EXTERIOR: New Century House consists of a 14-storey rectangular tower and an attached conference hall of 7-bays; the former with shatterproof film placed on top of the windows and glazing. Due to the sloping ground level, the tower is set upon a raised platform with an entrance forecourt in front of the north-west side facing Corporation Street. The main entrance is located on this side of the tower and has replaced doors with a flat-roofed canopy above incorporating replaced signage. Both the ground and first floor levels are fully glazed. A further entrance located to the rear at the junction of Mayes Street and Redfern Street was originally the directors' entrance. The conference hall has a glazed first-floor entrance at the south-east end, which is accessed by a double staircase and has a flat-roofed canopy above. The opaque glazing to the double-height first floor is formed of tall vertical panes set within anodised aluminium frames.
INTERIOR: internally the tower contains two service cores; that to the north-eastern half contains a dog-leg stair, whilst a larger core to the south-western half incorporates a dog-leg stair, three passenger lifts and a goods lift. Both stairs have simple metal balustrades. Each of the floors above the first floor also contain centrally located toilets. The interior detailing is similar to that of the neighbouring Grade II listed Co-operative Insurance Society Building and was air-conditioned from the first. The main office floors are now mostly open plan and are generally of lesser interest, although some original 'Cunic' partitioning and original perforated metal ceilings, lighting and doors do survive. Most of the office walls were covered with Japanese Grasscloth originally, but this has since been removed.
The main entrance hall, which has a granite floor and retains its original ceiling, was originally completely open plan, but the north-east end now has a later, inserted glazed partition. The walls and columns are clad with white Sicilian marble, except for a later inserted partition wall to the north corner, which has marble-effect paintwork. The passenger lifts are located along the entrance hall's south-west wall and an imperial stair, which has a single flight rising to a half-landing and then dividing into two, is set to the north-east corner of the entrance hall with glass panelled balustrades and a timber rail handrail. The stair leads up to a first-floor crush hall/foyer accessing the main first-floor of the conference hall.
A foyer off the rear of the entrance hall provides access into the ground floor of the conference hall and also contains escalators (now replaced and boxed in), which travel between the ground floor and basement cafeteria; an adjacent lift shaft was added in 2001. Originally there was a curved pre-cast concrete mural by Alan Boyson on a wall facing the foot of the escalators, but this has since been removed. Boyson also produced a ceramic inset top for the first-floor bar in the crush hall, but this has also since been lost. The building has three basement levels with the lower levels containing plant rooms and tunnel access through to the nearby CIS Building. The uppermost basement level has been altered and is generally of lesser interest; it originally contained two cafeteria, a kitchen and assistant managers' dining rooms, but now has a single cafeteria space, a kitchen, a later suite of sports rooms and a storage area. However, one of the cafeteria walls retains an original system of metal tray shelves that rotate on a track into a washing-up area with bronze, curved plastic ends fixed in front of hatch openings.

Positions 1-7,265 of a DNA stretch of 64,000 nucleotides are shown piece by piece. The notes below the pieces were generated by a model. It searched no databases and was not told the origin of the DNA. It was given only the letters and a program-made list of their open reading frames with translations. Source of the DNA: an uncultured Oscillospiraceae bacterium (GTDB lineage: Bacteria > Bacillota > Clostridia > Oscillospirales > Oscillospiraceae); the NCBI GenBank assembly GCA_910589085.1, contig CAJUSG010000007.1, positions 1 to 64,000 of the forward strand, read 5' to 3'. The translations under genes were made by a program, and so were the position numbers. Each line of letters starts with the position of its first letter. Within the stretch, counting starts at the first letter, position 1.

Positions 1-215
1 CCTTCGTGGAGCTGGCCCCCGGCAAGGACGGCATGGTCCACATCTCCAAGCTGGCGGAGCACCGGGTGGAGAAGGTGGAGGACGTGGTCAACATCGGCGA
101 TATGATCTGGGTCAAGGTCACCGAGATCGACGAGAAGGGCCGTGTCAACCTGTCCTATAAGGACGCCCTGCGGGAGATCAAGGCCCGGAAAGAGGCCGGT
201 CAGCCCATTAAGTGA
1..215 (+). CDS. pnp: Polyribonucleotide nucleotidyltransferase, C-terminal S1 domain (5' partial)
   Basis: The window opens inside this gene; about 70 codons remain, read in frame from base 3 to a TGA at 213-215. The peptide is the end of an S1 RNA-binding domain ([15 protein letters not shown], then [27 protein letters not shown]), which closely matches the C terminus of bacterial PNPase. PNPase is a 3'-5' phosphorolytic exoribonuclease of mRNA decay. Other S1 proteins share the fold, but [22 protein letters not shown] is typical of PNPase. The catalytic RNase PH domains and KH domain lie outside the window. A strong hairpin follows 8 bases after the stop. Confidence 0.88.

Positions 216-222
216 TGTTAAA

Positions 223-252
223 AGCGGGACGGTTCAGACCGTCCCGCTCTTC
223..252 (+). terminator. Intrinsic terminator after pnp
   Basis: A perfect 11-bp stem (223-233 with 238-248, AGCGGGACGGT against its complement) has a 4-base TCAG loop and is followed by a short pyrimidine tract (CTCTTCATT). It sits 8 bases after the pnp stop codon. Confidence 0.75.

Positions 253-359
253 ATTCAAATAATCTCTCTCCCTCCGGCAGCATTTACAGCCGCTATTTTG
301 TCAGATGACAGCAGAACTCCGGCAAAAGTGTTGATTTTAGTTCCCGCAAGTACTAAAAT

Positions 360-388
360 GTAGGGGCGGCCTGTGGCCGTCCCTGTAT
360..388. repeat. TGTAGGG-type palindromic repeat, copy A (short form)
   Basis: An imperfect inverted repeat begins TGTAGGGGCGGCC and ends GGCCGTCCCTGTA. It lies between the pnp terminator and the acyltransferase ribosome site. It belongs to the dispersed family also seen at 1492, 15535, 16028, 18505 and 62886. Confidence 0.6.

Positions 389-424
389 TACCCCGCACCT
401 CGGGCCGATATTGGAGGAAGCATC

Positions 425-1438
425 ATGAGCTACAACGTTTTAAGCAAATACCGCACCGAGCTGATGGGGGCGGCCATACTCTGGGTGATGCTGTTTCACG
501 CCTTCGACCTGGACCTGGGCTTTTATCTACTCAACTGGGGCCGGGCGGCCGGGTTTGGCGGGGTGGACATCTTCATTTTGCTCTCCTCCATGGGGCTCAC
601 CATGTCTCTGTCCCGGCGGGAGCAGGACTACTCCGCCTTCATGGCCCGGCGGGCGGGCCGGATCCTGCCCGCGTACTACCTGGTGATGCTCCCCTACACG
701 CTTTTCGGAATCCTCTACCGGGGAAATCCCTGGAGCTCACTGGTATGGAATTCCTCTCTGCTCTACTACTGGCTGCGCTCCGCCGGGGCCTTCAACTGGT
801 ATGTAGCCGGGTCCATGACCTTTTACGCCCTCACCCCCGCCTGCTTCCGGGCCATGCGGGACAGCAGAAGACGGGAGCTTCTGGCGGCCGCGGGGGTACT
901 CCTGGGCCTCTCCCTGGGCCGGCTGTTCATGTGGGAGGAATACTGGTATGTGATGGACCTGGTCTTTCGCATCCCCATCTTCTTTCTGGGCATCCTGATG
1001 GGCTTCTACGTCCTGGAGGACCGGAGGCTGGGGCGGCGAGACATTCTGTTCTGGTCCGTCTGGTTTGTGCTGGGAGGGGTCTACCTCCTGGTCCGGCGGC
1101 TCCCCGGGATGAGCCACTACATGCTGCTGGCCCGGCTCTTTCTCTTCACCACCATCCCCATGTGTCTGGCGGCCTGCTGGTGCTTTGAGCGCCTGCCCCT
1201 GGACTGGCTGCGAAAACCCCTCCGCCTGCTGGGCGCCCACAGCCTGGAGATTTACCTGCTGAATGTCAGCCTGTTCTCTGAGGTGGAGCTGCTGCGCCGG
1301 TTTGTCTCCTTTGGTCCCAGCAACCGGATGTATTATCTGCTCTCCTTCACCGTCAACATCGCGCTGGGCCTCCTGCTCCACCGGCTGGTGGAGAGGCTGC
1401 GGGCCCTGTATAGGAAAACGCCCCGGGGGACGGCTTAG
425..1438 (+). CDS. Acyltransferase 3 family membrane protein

The ground floor of the conference hall was originally used as the buyers' dining room and could accommodate 700 people. The presence of folding partitions mean that the room can be subdivided and a central corridor with rooms off to each side created. Two original dog-leg stairs are located at each corner of the south-east end.
Above the main entrance hall, to the first floor, is a large crush hall/foyer, which retains its original ceiling and white marble-clad walls. Originally a bar was located at the south-west end of the crush hall, but this has since been replaced by a later bar set alongside the south-east wall. The crush hall leads into a double-height conference hall with an interior designed by Jonathan Green Associates and the CWS in-house team. The hall was constructed to accommodate 1000 people and has a muhuhu (an African hardwood) sprung floor hidden under a carpet covering, and side walls panelled with pearwood, which is grooved and slatted for an acoustic profile and acts as a bass resonator. The ceiling is composed of a grid from which prism-shaped, aluminium-sheet resonators filled with cork are suspended; these also reflect light from lamps set into the spaces between the reflectors. Top-lit ceiling panels also exist down each side of the hall. The north-west end wall of the hall is clad with gaboon-veneered chipboard and a stage is set to the south-east end with a plain proscenium flanked by sculptured panels of reinforced polyester with reflective glass inserts, which depict lady musicians and are by Stephen Sykes. The former dressing rooms and property store behind the stage have been converted into a kitchen and are not of special interest.
The top floor of the tower is double-height and originally contained the boardroom and executive offices; the floor is now largely disused. A marble-clad lift lobby retains its original square ceiling lights, and original doors with large, circular brass door handles lead into a large, full-depth meeting room/boardroom with grooved and slatted timber-clad walls (possibly pearwood). The boardroom was originally smaller than it is now and the line of partition walls at each side are still visible (a photograph of 1963 reveals that the walls were originally glazed). It contains original sliding doors concealing a projection screen and an original projection equipment box located on the opposite wall. Two ornamental screens by R.A.N. Mackilligan have been removed. A series of smaller, similarly-styled rooms and reception areas lie to the north-east side with timber-clad walls and columns.
SUBSIDIARY FEATURES: set to the north-east side of the building's entrance forecourt is a concrete sculptural screen wall by John McCarthy with an abstract relief to the south-west side facing into the forecourt. The wall is aligned at a right angle to the building's main entrance and has a shallow rectangular pool (now drained) set in front. The wall includes numerous openings from which water originally flowed into the pool, but the system is no longer in working order. The pool also originally incorporated small fountains.